Solo Travel for Beginners

People have a hard time believing I am shy. When I get to know you, I am outgoing and gregarious. However, if I am unfamiliar with my setting or a group of people, I usually try to blend in with the wallpaper… ever the observer. The thought of meeting new people can cause me a great deal of anxiety. Sometimes I can be awkward and tongue-tied. I remember discussing with a former boss the art of eating alone in a restaurant. She travels a lot for work and has no problem bellying up to the bar and chatting with the barman over dinner. I, on the other hand, would look for the coffee kiosk so I can grab a pre-made sandwich to take back to my room. I had always been too anxious to eat alone.

Nowadays I am a little more chill. As a long time people watcher, I have come to the realization that there are a lot of solo travelers out there, many as shy and anxious as I can be. Sometimes all anyone is waiting for is for the other person to break the ice.

If you are traveling alone and wanting a little companionship from time to time, keep the following in mind.

image.pngTake the first step.  Sit somewhere social (like a bar or hotel lobby). Compliment someone on something (e.g., the jacket they are wearing or the patch sewn on to their backpack), even a comment on the weather can work. Compliments are a gentle, non-invasive way to get the ball rolling.

If you are joining a group, say “hi” to everyone. Whether you’re on a walking tour or joining a meetup, saying ‘ hi’ is almost always welcome. Finding a buddy on the haunted walking tour is pretty easy to do. Sometimes it’s as simple as talking to your seatmate on the tour bus or sharing your snack on the plane.

Download the Couchsurfing app to your phone. Even if you have no intention of couch surfing, go to the dashboard and click ‘hangout now.’ Type in what kind of hangout you are down for. (Want to go for a beer, explore the city or have coffee?). Suddenly you’ll have access to all kinds of people who also want to hang out. Sometimes the people you meet will want to show you around their city or invite you over for a meal. Couchsurfing is a great way to meet locals who will have all kinds of advice or suggestions on what you should see or do next.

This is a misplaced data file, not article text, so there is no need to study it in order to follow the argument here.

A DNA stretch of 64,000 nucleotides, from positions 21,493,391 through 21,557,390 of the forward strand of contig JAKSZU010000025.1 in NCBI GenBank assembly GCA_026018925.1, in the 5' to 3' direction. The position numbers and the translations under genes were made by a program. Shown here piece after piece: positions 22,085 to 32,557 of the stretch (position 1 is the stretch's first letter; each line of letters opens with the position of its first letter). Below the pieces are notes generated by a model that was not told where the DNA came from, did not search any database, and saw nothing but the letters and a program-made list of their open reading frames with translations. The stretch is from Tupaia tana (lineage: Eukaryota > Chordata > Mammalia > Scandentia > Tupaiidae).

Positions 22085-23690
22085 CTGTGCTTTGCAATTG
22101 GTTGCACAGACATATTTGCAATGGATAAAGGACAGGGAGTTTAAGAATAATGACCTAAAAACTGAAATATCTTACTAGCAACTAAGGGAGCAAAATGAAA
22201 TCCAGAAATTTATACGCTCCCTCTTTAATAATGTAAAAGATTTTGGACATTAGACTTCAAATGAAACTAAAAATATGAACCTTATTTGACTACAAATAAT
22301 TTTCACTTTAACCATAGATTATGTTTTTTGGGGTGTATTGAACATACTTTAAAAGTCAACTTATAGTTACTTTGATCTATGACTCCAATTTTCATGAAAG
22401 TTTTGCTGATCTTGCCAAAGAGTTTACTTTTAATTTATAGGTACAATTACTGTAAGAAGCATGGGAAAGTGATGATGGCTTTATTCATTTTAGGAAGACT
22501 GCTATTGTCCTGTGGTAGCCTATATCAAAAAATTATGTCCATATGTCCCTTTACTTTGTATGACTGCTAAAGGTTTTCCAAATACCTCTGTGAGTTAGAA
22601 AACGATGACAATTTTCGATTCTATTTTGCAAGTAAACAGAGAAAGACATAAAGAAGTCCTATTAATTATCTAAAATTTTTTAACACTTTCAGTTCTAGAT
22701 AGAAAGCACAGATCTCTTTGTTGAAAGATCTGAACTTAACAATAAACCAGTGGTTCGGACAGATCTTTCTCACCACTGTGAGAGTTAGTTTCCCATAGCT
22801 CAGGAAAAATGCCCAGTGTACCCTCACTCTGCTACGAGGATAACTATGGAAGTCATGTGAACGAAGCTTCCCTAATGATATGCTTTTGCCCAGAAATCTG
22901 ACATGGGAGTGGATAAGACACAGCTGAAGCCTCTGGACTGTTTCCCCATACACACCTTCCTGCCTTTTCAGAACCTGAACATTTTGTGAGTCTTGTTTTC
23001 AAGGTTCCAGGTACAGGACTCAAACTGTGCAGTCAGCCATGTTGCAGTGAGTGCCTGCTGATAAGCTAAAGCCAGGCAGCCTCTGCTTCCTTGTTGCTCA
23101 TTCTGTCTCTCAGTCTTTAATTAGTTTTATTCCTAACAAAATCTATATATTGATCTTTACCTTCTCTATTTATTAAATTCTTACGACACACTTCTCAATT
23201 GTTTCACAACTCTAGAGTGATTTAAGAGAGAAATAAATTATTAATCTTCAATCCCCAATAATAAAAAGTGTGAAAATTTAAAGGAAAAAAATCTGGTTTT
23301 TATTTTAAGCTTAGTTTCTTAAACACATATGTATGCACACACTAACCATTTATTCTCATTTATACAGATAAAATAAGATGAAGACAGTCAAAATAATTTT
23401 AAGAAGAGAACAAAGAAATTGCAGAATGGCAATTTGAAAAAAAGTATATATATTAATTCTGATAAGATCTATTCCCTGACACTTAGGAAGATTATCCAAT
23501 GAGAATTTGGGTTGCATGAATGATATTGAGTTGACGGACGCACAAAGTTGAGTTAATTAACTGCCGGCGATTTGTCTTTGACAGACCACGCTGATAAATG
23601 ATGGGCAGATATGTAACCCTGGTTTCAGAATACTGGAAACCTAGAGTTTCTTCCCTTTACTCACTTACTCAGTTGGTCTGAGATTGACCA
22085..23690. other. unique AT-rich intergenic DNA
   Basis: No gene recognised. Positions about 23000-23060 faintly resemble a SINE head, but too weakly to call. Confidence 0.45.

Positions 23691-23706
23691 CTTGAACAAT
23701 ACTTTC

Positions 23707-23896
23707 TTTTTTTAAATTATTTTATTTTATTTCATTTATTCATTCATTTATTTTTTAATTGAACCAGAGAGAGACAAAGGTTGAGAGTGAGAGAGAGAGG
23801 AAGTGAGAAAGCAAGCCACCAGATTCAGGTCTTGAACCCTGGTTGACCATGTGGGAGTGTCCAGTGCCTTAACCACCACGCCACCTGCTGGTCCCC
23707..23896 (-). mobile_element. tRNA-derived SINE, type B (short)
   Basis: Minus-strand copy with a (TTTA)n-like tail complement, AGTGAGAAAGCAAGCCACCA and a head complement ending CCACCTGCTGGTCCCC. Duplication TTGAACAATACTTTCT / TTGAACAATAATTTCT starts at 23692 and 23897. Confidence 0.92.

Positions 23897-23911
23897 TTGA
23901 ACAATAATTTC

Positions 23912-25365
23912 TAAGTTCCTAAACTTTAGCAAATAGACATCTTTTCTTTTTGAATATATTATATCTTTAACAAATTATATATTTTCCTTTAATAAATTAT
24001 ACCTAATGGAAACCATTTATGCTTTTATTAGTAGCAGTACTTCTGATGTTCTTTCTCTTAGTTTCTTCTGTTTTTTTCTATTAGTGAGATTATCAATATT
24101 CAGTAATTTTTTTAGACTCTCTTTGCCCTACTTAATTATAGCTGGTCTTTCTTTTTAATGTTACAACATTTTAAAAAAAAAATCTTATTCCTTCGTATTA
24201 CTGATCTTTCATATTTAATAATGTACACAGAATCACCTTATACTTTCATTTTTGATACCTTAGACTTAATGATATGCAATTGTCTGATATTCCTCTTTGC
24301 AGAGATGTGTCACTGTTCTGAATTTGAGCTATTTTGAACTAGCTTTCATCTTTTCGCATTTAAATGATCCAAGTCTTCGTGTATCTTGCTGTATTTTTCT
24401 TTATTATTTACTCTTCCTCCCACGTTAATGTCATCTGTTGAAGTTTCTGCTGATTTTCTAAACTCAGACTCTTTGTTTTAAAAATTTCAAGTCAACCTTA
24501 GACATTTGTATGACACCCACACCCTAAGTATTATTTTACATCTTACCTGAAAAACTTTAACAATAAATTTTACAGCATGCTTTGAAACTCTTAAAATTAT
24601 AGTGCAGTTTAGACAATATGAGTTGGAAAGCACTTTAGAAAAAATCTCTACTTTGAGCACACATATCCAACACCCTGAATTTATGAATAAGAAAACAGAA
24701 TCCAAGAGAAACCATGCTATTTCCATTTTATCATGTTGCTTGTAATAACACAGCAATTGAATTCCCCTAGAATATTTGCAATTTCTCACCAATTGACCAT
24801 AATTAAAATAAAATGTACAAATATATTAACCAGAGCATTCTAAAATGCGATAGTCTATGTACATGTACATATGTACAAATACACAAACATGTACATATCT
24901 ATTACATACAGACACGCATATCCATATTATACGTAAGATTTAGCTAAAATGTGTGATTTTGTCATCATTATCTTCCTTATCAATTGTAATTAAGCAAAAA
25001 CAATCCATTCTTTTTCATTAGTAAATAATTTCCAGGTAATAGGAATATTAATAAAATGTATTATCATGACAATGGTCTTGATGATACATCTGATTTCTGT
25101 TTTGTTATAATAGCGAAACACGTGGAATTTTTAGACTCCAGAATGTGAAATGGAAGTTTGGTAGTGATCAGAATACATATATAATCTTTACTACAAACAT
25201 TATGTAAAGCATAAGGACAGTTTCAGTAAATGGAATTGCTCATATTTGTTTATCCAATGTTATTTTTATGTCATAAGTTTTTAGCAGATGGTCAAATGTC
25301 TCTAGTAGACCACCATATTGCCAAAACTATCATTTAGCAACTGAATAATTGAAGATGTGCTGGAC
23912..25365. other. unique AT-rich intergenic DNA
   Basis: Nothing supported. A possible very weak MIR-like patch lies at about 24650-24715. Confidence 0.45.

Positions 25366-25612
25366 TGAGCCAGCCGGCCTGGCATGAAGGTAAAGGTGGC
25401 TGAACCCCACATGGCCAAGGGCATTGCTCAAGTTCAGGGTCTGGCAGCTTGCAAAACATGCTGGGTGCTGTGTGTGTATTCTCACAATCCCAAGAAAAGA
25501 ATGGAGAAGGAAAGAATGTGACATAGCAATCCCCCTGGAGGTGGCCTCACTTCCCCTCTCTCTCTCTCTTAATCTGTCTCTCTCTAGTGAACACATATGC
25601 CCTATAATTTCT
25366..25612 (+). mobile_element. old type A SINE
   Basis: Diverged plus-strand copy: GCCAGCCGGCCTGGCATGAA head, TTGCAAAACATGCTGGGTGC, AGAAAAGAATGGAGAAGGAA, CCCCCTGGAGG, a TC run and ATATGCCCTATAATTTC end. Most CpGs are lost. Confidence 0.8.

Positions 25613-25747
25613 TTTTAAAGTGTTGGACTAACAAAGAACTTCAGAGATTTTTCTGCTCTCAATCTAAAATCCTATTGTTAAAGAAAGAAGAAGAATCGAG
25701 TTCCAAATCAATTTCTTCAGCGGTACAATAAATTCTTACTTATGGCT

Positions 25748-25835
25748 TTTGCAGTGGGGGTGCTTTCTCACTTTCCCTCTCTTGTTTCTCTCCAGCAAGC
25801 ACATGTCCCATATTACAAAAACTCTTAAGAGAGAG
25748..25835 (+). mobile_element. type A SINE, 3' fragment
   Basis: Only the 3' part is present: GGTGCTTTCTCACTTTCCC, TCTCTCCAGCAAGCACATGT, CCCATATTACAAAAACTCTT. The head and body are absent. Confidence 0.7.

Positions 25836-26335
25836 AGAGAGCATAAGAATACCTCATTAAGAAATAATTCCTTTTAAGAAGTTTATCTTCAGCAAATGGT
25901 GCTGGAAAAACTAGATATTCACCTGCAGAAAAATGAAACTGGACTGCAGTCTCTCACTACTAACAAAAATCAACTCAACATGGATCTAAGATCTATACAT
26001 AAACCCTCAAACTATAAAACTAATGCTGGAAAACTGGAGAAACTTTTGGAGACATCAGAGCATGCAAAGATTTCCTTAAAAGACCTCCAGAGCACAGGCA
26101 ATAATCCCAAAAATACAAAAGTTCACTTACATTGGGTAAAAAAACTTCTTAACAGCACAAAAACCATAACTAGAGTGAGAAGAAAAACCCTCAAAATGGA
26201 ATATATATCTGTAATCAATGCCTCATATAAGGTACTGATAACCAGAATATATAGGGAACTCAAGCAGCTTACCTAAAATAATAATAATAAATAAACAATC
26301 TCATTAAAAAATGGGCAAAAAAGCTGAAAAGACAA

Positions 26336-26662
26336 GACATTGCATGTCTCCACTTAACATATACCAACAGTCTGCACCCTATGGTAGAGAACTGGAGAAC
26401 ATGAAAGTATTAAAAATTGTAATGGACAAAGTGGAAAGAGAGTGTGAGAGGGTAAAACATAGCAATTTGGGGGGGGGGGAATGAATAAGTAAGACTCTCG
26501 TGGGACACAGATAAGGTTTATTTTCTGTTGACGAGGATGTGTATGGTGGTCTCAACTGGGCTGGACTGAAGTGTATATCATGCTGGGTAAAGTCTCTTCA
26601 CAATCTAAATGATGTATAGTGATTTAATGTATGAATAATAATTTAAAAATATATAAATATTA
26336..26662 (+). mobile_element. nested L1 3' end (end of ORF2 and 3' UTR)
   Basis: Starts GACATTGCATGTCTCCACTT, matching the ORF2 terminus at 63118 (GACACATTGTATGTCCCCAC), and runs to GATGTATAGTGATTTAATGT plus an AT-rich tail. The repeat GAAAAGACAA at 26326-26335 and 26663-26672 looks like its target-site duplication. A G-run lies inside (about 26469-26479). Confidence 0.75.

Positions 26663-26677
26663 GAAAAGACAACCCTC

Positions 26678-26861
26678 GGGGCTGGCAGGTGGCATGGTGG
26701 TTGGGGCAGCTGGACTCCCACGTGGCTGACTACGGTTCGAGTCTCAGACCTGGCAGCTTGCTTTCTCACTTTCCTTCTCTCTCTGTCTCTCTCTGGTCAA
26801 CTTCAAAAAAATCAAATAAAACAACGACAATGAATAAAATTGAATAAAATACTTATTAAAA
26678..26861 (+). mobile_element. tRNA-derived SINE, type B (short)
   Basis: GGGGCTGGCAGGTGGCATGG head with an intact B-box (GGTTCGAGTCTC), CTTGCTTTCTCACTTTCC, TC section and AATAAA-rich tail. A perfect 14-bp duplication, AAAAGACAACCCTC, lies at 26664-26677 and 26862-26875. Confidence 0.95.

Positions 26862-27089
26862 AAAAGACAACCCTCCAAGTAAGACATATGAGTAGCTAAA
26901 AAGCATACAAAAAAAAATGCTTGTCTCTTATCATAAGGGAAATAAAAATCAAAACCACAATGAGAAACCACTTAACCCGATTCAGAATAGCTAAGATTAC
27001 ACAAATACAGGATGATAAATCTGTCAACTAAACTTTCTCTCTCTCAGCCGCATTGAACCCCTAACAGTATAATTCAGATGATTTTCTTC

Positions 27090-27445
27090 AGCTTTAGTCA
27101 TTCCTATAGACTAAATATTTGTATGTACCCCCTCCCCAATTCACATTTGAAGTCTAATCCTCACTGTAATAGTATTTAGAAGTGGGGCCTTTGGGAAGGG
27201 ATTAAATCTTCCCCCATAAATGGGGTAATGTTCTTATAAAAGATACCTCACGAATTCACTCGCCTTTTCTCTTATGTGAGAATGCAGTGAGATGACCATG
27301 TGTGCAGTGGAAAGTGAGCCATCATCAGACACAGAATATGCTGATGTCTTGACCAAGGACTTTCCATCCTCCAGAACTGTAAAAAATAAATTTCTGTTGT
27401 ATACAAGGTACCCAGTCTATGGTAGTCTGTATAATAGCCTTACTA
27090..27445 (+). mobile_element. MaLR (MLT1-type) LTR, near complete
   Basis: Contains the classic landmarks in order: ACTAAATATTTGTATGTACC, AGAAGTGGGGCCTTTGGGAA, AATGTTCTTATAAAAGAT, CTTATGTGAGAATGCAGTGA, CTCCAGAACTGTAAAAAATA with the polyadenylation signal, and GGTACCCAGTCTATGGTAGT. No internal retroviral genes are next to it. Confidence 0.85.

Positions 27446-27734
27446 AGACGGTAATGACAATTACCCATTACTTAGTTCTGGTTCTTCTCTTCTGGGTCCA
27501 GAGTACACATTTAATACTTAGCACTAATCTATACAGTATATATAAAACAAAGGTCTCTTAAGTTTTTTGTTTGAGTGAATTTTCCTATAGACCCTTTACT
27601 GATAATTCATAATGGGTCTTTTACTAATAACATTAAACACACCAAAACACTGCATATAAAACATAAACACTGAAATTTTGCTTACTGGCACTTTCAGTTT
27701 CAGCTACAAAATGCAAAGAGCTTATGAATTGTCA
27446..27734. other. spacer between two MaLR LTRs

You are in charge of how much social activity you want (or don’t want). Traveling alone can be fun and unrestrictive. You can go where you want, when you want and see what you want without the consideration of another traveler. However, if you do get a bit lonely, you can head to the hostel common-room and hang out. You can almost always find someone to engage in the public social spaces.

image.pngA note to the ladies. Be cautious. Be smart. Trust your gut. Do your research. Look for articles that indicate which countries are not safe for you to travel in alone. Don’t get drunk and let some stranger take advantage. Don’t put yourself in a vulnerable place.

Eating alone isn’t that bad after all. Sometimes I catch up on work (or my social media), sometimes I surf the web or sometimes I just people watch. It turns out most people could care less if you are dining alone. Look around, you will see all kinds of people enjoying a meal alone. Turns out, it’s just not that big of a deal.

Private Rooms can be more expensive. Private rooms are almost always more expensive than a dorm bed, and a lot of places will charge you a flat-rate whether you’re alone or with another person because you’re taking up a double bed. But other places may have lower rates for solo travelers. Dig around online to find the best rate for you. Hands down, my go-to site is, because they have a variety of accommodations, from hostels to hotels.

Don’t put off traveling alone because you are afraid to launch out on your own. You’ll learn a lot about yourself and the world around you. There are spectacular adventures all around, just waiting to be had. Go for it, you are braver than you think!

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